Published: Dec. 6, 2011 By

Stopping cancer's knock on the door

 Glenn Asakawa, University of Colorado Boulder

As a self-proclaimed “science nerd” in a Beijing high school, Hubert Yin considered biochemistry to be the ultimate in cool. It was the only science, he felt, that was capable of explaining what he thought was the most complex, most beautiful thing on earth– life at the molecular level.

This sense of awe led him to graduate at the top of his class at Peking University in applied chemistry, and then propelled him to the other side of the globe for a doctorate in organic and bioorganic chemistry from Yale, and post-doctoral work at the University of Pennsylvania School of Medicine. Now he is an assistant professor of chemistry and biochemistry, a University of Colorado Cancer Center Investigator, and a Biofrontiers Institute faculty member at the University of Colorado Boulder.

“I was totally amazed by this ‘in depth’ understanding of how life works,” says Yin. “I was attracted to the idea of rational design where we use all of these fun toys, like computer simulation and protein engineering, to design something novel and useful, like cancer drugs.”

Yin is searching for unconventional drug targets: the ones that have been overlooked by drug companies. His focus is on cell membrane proteins, which act as windows and doors to the inner workings of all cells. Some viruses knock on the doors of the cell, hijacking normal cell functions, allowing them to gain entry through the cell membrane and take over the cell. Scientists have yet to discover just how that “knock on the door” occurs.

HIV Yin is studying this process with the Epstein-Barr virus (shown, left), also known as Human Herpesvirus-4 (HHV-4), which was identified in 1964 as a cancer-causing virus. It is one of the most common viruses in humans, affecting approximately 95 percent of the U.S. population by adulthood. It is also infamously known as the virus that causes mononucleosis.

HHV-4 is one of at least six viruses that are known to cause cancer, and it is associated with some of the rare cancers: Hodgkin’s lymphoma, Burkitt’s lymphoma, nasopharyngeal carcinoma and other central nervous system lymphomas. Because it is so common and is associated with so many cancers, HHV-4 is an attractive target for the development of cancer vaccines and treatment.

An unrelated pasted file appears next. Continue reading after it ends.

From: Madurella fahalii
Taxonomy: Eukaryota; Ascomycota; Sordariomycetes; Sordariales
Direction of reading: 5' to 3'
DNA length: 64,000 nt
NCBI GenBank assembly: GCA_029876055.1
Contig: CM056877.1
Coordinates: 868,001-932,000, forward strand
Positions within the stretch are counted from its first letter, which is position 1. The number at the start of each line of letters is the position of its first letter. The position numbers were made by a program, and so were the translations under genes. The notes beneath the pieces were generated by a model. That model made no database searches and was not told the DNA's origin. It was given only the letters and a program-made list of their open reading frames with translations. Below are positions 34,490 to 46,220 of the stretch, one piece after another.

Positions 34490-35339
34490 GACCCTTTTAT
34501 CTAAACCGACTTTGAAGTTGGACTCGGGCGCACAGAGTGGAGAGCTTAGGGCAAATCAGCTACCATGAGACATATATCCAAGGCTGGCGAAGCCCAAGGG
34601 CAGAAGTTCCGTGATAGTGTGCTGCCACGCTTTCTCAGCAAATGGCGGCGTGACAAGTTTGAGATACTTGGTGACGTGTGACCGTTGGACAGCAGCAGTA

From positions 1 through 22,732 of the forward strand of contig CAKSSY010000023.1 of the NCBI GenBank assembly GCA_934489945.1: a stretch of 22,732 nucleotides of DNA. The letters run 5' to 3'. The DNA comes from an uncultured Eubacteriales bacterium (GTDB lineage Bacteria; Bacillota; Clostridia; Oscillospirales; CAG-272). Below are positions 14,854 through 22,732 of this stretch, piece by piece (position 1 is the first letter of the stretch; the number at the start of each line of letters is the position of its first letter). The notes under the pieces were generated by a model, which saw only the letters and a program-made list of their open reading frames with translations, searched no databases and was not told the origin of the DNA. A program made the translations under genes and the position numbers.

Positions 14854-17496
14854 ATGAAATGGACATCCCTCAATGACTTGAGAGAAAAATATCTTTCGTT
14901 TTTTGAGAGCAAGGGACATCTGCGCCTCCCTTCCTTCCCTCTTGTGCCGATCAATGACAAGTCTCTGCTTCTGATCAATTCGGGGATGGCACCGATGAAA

Computer simulations have allowed Yin to study the process viruses use to knock on the doors of cells. He has rebuilt the Latent Membrane Protein, or LMP-1, down to the last atom using computer simulations in a membrane environment. LMP-1, when activated, induces an inflammatory response to HHV-4, which allows cancers to grow within the cell. Using these computer simulations, he hopes to predict how and why cells open their doors to these dangerous invaders.

“Our strength is bridging ‘in silico’ computer simulations with wet-lab experimental approaches,” says Yin who collaborated with fellow CU-Boulder biochemist and Biofrontiers Institute faculty member, Natalie Ahn, as well as CU-Boulder biologist, Jennifer Martin. Ahn provided her expertise in mass spectroscopy to understand the structure of the LMP-1 molecule. Martin is an expert on the Epstein-Barr virus and contributed her knowledge on the nature of the virus and how it causes cancer.

Yin’s next step is to take the data provided by the computer simulations of the membrane protein and use it to predict how it will react to potential drugs. It is even more difficult than it sounds. These proteins have defied exploration by many scientists before Yin. But these drugs may provide a process for treating HHV-4, and stopping deadly lymphomas in their tracks.

“Trying to achieve something that took nature millions of years to develop is an outstanding intellectual challenge,” says Yin. “And multidisciplinary approaches are the means we must take to approach this problem.”